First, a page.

Yesterday marked the beginning of Diwali, the festival of lights!
It is one of the most important Hindu festivals and reminds me of Christmas in many ways. One of the original Diwali traditions was to light many tiny oil lamps, which is where the word Diwali comes from. Today, we can certainly see many oil lamps, but, more frequently, we have been seeing many strands of tiny lights, which I would tend to refer to as Christmas lights.
The light display that I am standing by below happens to be oil lamps, but I think that you can still imagine how they would conjure images of Christmas for me. In addition to displays like this one, there are lights strung all over many homes, buildings, streets, and almost anywhere one can imagine.
This light phenomenon extends to fireworks as well, which are certainly not in short supply. As early as Tuesday night, Diwali celebrations were well underway and it was almost impossible for me to conduct phone calls from my apartment because of the volume and frequency of the explosions.
When Chris arrived home, late Tuesday night, I should not have been surprised that he was armed with fireworks of his own. I think he had pretty good time buying them because in addition to being significantly less expensive than at home, the selection was far superior. India seems to be a big proponent of Darwinism. Fireworks are no exception to that policy.
I didn’t get to see Chris’ pyrotechnic display, he set them off with Sentil, our driver, but his recap of the event made it sound quite spectacular. Something to the effect of “Brit, you know when you go to a fireworks show? Like big fireworks? Yeah, that’s what I bought.”
Another parallel that my mind draws between Christmas and Diwali is that it seems to be a big shopping season. All of the stores have Diwali sales and specials and, right in line with Christmas, there is a tradition of exchanging sweets and gifts for Diwali. Chris brought me a box of sweets, but I didn’t end up eating any. We both agreed that I would be happier to share them with our driver and the building security guard.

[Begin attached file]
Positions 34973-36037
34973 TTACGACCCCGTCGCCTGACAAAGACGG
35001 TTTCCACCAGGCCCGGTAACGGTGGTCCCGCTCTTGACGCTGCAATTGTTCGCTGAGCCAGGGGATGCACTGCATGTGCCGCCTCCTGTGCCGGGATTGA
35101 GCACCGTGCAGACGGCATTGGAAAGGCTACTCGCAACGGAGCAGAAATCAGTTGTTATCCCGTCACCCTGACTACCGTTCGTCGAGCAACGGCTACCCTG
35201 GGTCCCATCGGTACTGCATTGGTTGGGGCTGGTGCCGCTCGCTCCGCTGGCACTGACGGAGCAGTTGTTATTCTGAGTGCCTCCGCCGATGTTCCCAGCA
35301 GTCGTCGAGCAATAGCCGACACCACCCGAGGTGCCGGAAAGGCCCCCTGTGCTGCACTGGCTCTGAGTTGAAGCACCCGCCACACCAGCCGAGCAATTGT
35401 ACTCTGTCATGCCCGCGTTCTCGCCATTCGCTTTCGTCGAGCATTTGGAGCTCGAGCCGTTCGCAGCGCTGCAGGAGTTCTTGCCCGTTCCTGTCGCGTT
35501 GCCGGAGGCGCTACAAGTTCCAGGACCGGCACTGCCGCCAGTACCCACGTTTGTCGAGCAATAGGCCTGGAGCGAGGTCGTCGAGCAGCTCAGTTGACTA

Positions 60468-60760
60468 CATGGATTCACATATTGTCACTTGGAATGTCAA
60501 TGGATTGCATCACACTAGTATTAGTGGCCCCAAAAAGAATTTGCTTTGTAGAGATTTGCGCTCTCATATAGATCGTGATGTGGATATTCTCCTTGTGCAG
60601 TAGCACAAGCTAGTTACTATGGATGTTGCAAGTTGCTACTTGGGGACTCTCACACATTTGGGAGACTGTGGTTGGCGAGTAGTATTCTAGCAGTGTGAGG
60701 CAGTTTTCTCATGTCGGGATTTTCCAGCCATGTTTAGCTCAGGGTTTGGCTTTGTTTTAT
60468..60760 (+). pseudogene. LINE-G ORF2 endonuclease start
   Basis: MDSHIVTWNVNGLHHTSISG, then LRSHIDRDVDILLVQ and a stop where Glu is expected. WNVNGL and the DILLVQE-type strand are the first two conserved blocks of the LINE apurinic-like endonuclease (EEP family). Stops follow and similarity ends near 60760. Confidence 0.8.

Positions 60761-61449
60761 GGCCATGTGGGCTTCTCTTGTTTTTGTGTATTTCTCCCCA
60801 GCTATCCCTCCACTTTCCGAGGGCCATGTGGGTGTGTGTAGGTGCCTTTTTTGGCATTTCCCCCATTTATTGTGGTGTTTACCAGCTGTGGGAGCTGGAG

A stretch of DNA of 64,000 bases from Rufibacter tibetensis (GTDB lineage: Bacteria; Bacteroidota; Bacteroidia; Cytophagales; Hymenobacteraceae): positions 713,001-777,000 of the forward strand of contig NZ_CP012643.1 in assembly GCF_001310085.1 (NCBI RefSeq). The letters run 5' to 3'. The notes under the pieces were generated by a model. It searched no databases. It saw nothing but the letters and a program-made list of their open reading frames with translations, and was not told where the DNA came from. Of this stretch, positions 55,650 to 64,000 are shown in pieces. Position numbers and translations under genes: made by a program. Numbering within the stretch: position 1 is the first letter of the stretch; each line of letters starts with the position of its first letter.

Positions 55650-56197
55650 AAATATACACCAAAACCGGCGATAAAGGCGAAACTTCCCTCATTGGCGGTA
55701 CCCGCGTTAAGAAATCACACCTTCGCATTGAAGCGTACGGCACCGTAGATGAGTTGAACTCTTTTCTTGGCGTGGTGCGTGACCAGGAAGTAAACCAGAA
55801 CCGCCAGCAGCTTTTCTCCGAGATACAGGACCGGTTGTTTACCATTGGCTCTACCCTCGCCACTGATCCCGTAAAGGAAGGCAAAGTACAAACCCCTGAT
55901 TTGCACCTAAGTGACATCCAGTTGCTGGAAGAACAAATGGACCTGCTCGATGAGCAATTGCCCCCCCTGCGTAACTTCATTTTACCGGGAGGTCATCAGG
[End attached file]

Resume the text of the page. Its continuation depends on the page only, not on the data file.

My other Diwali gift was a beautiful sari. You can see it folded up in its box in the lower left corner of the picture above. It is two toned, so from one angle you see the color shown and from the other angle it is a light green. Pretty cool stuff. I haven’t had a chance to try it on, or, let’s be realistic, figure out how to put it on, but I will be sure to post some pictures when I do. I will need to get the shirt that goes underneath it tailored first, which may or may not be possible given that I am pregnant right now.
I didn’t go shopping for Diwali, as I did not realize that we were celebrating, so Chris took the liberty to select his own Diwali gift, a traditional Indian mens’s outfit consisting of a dhoti and a Mandarin collared shirt. It makes perfect sense that Chris would like a dhoti, because it has a very similar wrap around style to his ie lavalavas. I will also be sure to post pictures of Chris in his new clothes when he gets around to trying them on.
I am so thankful that we have had the chance to witness so many Hindu holidays because while I can draw some parallels between Diwali and Christmas, many of the traditions are so far different from anything I have ever experienced, like Ganesh Chaturthi for example, that there is no way that I could ever understand without actually seeing them.